Usually the receiver is powered by a BEC on the ESC, not many receivers can handle full battery voltage and prefer 5-6V. Another advantage of a PDB such as the one I linked is that is has a 5V BEC as well, so you could use cheaper ESC's that don't have one.

So, Y harness batteries to hub, each ESC to hub, receiver, light kit, to hub?
Correct.

And speaking of light kits...
Okay, I've got channel 7 of my setup as my light kit, that is switchable for landing-runway-taxi lights. Can't I set up this channel on my transmitter with a three position switch to be All Off, Main On, All On?
Depends on the light kit, do you have a link?
 
#10
Usually the receiver is powered by a BEC on the ESC, not many receivers can handle full battery voltage and prefer 5-6V. Another advantage of a PDB such as the one I linked is that is has a 5V BEC as well, so you could use cheaper ESC's that don't have one.



Correct.



Depends on the light kit, do you have a link?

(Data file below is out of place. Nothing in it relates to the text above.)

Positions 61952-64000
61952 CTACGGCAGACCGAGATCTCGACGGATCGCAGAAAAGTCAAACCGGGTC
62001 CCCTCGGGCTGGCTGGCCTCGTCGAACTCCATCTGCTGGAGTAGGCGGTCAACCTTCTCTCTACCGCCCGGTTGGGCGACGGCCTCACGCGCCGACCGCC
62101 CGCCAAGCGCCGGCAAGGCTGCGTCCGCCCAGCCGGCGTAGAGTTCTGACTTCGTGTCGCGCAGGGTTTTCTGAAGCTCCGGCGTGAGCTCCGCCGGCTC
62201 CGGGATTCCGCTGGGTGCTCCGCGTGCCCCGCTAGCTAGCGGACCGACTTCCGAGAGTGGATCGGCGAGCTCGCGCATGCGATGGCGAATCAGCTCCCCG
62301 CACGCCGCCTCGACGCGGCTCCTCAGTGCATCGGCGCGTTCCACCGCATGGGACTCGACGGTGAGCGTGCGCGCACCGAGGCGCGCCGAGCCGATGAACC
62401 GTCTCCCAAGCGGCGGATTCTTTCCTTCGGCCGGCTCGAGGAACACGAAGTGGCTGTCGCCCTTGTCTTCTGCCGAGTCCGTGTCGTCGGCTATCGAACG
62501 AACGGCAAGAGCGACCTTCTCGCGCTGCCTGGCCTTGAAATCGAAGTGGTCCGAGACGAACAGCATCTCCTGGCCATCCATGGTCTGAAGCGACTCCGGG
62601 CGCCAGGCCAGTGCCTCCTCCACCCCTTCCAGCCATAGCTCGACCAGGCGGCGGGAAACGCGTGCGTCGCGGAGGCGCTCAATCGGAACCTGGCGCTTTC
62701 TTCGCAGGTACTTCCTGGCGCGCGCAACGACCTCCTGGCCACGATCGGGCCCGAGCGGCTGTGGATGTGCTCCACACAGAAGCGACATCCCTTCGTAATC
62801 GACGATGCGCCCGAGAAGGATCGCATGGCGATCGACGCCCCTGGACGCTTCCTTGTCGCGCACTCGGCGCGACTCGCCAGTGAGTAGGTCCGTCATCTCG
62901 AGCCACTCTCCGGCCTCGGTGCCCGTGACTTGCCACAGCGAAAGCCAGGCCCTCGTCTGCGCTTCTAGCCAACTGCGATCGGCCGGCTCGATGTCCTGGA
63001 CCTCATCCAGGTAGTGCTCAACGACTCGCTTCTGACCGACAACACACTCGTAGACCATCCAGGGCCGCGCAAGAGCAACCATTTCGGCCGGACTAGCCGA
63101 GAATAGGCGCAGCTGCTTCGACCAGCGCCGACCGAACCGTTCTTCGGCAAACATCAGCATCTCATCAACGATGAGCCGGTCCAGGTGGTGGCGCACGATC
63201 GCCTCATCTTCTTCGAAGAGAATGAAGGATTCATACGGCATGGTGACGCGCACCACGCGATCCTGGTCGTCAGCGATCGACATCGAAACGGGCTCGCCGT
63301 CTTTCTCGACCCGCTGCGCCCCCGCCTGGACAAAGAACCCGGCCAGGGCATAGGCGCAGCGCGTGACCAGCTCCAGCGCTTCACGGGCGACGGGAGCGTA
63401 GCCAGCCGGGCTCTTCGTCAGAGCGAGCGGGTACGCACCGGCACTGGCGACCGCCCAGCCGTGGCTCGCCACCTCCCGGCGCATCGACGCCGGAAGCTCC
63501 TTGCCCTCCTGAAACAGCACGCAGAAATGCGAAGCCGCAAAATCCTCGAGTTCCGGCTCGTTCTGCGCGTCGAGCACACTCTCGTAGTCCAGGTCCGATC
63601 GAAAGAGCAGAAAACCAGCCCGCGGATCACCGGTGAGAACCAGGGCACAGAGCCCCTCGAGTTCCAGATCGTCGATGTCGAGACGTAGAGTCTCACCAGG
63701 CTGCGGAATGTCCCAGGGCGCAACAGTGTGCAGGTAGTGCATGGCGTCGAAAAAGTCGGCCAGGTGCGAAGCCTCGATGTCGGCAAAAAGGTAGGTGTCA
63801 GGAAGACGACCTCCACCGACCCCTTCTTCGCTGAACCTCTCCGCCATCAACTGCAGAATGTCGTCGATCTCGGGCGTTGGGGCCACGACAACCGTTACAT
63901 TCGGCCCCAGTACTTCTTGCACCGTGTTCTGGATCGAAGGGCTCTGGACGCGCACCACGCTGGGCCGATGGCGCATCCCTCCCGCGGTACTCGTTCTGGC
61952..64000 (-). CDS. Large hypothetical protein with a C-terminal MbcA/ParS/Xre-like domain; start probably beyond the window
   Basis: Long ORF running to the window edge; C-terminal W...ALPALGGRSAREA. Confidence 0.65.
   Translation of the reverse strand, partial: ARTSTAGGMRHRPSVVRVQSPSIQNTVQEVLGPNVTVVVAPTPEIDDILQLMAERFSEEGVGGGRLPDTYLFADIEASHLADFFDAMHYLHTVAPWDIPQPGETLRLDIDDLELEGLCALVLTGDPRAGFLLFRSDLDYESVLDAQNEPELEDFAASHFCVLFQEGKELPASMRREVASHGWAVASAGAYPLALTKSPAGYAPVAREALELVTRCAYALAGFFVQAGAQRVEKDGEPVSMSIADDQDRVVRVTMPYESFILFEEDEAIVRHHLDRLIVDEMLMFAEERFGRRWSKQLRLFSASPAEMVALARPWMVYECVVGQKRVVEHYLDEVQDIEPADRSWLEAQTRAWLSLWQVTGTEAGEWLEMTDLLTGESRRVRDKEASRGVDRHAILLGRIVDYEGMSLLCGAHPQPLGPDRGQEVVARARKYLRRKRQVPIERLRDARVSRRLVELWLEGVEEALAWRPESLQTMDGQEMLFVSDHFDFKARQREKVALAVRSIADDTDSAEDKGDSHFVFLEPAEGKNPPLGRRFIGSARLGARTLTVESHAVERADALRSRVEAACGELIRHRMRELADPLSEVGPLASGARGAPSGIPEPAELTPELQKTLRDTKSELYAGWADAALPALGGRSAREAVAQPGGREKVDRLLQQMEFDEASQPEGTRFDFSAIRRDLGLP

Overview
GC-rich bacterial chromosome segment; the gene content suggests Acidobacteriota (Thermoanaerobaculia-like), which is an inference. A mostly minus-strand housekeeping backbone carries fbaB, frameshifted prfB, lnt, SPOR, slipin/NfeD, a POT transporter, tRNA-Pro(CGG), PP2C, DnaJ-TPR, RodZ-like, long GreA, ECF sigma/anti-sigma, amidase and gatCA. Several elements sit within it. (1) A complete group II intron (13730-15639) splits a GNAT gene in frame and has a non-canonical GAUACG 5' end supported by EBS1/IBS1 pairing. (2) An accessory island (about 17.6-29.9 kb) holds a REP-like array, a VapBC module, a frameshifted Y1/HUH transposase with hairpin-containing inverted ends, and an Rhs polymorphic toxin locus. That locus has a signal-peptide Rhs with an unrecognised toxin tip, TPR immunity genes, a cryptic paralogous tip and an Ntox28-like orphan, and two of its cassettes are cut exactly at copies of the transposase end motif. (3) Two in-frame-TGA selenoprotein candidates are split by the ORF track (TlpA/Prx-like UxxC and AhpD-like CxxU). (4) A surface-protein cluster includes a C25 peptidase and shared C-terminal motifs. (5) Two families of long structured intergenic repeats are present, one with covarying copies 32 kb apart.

https://www.amazon.com/dp/B07DK8MN2N/?tag=lstir-20
Currently unavailable, but I have two.
 
#11
I guess what I meant was, can't you tell the receiver to shut power off to an auxiliary channel?
And that Power Hub looks to be the way I need to go. Planning on a Hercules build. A Power Hub like this one, even though it will take a bit of soldering, will be the way to go.
So then, Battery Alarm and Lost Aircraft Alarm would also direct to Power Hub?
 
#12
And I always wondered. Battery Alarms have two red number LED's to set/count down voltage. Couldn't there be a Green, Amber/Yellow, Red bright output LED's or one of those RGB units that you could poke out somewhere near the bottom, and just see the condition of your power?
 

ElectriSean

Eternal Student
Mentor
#13
I guess what I meant was, can't you tell the receiver to shut power off to an auxiliary channel?
And that Power Hub looks to be the way I need to go. Planning on a Hercules build. A Power Hub like this one, even though it will take a bit of soldering, will be the way to go.
So then, Battery Alarm and Lost Aircraft Alarm would also direct to Power Hub?
The receiver doesn't control the + and - rails, all those pins are connected in parallel. The signal pin is the only thing connected to the channel individually. This is a PWM signal that is used to control the position of servos. The light kit is controllable by PWM signal, but you'll have to refer to the manual to get it set up the way you want. I would be surprised if it couldn't use a 3 position switch.